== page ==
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Abstract: TH-PO130

Vascular Calcification Slows but Does Not Regress After Renal Transplantation

Session Information

Category: Bone and Mineral Metabolism

  • 402 Bone and Mineral Metabolism: Clinical


  • Alappan, Harish Raj, Emory University - Undergraduate, Atlanta, Georgia, United States
  • Vasanth, Payaswini, Emory University, Atlanta, Georgia, United States
  • Manzoor, Shumila, Renal Division,Department Of Medicine ,Emory University, Atlanta, Georgia, United States
  • O'Neill, W. Charles, Emory University, Atlanta, Georgia, United States

While prevention of uremic vascular calcification has been extensively studied, it is not clear whether this lesion is reversible. To address this, we measured the change in breast arterial calcification (BAC), a marker of generalized medial arterial calcification, after successful kidney transplantation (Tx) in women without other risk factors for medial arterial calcification.


Women with kidney transplantation between 2009 and 2016 who had BAC and at least 2 digital mammograms performed at this institution after Tx were included. Women with diabetes, warfarin use, or serum creatinine > 1.4 were excluded. Breast arterial calcification (BAC) was measured on serial mammograms and linear regression was performed on each patient. Comparison was made to randomly selected cohorts of women with ESRD or eGFR ≥ 60 ml/min/1.73 m2.


Characteristics of the final cohort of 16 patients (with ranges) were: mean age at Tx, 56 (39-67); mean pre-Tx ESRD duration, 7.0 years (0.3-14); mean serum creatinine at most recent mammogram, 1.05 mg/dl (0.60-1.40); median baseline BAC, 41 mm/breast (2-776); mean number of mammograms, 3.6 (2-6). The slopes of BAC vs. time showed a mean increase of 5.3 ± 2.6 mm/breast/y or 9.8 ± 5.2 %/y, which was significantly ≥0 (p<0.05). This was significantly less than the rate of 18.1 ± 5.6 mm/breast/y in 23 ESRD women (p=0.017) and similar to the rate of 4.3 ± 0.7 mm/breast/y in 43 women with eGFR ≥ 60 ml/min/1.73 m2. The rate decreased in all 3 patients in whom it could also be measured pre-Tx. The post-Tx slope was negative in 7 patients but within the error of the measurement. In the 10 patients with >2 mammograms, none showed consistent decreases in BAC with each mammogram. There was no difference in age, pre-Tx ESRD duration, baseline BAC, or serum creatinine between patients with positive and negative slopes.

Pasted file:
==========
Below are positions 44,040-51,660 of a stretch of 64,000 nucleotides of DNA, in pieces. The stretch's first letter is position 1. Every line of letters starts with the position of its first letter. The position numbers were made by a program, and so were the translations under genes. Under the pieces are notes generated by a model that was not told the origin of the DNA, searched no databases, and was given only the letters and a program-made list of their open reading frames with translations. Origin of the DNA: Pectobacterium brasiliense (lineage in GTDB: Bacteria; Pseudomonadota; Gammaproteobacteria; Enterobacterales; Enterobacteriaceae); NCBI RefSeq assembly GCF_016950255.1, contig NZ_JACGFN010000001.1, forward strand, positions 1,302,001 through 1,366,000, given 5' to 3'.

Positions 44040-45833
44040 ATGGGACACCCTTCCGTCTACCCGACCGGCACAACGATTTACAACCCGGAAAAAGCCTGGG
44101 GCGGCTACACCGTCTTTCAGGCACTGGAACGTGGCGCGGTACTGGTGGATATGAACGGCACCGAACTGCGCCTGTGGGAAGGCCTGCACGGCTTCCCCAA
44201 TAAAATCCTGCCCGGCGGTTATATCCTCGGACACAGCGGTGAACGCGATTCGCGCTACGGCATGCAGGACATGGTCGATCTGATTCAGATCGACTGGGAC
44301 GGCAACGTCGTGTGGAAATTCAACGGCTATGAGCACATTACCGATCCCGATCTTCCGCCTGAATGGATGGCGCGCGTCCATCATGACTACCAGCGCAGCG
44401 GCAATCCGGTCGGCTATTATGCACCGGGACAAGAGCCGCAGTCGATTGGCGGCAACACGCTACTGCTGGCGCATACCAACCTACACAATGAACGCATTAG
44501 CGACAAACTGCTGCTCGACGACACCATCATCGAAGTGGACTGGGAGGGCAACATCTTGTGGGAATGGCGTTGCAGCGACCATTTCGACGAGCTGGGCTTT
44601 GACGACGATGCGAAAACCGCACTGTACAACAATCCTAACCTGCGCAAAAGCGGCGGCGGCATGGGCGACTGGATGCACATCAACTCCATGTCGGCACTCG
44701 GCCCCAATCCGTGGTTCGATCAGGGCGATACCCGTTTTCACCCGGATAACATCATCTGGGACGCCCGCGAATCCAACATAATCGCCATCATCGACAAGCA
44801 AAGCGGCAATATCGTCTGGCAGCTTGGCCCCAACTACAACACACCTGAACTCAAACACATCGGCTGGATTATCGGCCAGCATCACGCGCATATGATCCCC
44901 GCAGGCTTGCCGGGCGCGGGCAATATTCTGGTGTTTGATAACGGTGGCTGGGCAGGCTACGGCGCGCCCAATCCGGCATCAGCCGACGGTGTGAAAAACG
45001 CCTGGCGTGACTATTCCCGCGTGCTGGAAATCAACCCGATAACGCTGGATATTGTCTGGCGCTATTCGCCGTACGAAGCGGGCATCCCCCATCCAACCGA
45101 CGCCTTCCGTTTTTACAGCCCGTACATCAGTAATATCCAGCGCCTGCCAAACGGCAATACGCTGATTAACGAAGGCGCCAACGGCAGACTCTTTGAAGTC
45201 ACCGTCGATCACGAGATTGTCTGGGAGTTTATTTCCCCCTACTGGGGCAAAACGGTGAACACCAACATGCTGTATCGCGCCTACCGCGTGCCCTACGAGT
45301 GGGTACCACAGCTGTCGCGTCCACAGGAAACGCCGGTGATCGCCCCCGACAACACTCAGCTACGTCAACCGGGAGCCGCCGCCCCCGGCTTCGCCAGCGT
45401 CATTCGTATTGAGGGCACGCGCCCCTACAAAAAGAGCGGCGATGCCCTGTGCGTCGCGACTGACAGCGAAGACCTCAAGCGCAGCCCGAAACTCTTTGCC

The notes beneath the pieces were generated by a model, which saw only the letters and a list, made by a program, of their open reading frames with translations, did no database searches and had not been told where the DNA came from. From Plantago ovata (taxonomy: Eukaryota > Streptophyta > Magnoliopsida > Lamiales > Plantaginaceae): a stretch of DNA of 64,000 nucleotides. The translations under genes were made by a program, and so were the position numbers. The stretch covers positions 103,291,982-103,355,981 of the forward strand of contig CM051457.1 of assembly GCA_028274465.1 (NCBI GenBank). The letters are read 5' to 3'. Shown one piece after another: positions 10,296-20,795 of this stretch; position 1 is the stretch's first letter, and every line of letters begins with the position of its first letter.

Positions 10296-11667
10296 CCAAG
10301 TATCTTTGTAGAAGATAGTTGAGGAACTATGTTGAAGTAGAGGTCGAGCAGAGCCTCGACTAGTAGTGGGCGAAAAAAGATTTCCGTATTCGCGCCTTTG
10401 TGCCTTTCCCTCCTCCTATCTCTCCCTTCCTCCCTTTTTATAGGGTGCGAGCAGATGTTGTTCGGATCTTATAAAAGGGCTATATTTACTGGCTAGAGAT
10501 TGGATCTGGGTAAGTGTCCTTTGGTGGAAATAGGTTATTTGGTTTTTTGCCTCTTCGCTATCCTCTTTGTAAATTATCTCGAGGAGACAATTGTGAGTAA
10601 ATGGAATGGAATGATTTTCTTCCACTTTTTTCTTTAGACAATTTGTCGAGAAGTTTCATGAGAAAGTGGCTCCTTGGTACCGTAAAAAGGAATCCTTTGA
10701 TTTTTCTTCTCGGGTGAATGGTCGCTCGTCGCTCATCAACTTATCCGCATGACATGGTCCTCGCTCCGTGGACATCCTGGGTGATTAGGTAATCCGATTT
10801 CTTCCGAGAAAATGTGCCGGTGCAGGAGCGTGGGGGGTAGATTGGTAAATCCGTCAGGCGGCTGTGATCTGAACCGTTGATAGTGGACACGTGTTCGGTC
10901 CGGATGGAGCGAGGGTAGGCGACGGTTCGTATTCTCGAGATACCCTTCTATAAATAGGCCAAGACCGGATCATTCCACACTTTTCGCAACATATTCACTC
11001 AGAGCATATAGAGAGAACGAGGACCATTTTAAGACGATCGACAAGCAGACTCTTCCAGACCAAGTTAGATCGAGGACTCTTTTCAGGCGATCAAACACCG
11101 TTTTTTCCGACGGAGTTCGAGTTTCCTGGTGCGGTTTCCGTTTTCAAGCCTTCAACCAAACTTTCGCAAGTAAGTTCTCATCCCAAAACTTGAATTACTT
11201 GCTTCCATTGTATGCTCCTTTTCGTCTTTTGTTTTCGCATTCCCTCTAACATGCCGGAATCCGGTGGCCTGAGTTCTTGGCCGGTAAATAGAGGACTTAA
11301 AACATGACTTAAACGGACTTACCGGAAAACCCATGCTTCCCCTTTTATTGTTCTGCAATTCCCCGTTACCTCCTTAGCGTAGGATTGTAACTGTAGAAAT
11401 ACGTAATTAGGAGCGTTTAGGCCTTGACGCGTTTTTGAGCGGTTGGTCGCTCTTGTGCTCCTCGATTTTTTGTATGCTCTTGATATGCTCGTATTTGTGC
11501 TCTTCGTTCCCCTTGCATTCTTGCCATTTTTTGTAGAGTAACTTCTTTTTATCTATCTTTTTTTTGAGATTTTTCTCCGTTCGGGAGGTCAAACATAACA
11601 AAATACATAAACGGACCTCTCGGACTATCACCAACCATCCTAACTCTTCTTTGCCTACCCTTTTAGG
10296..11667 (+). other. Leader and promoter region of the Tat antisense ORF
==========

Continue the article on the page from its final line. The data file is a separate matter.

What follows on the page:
We conclude that medial arterial calcification significantly slows but does not regress after renal transplantation. This irreversibility emphasizes the importance of strategies to prevent vascular calcification during CKD and ESRD.


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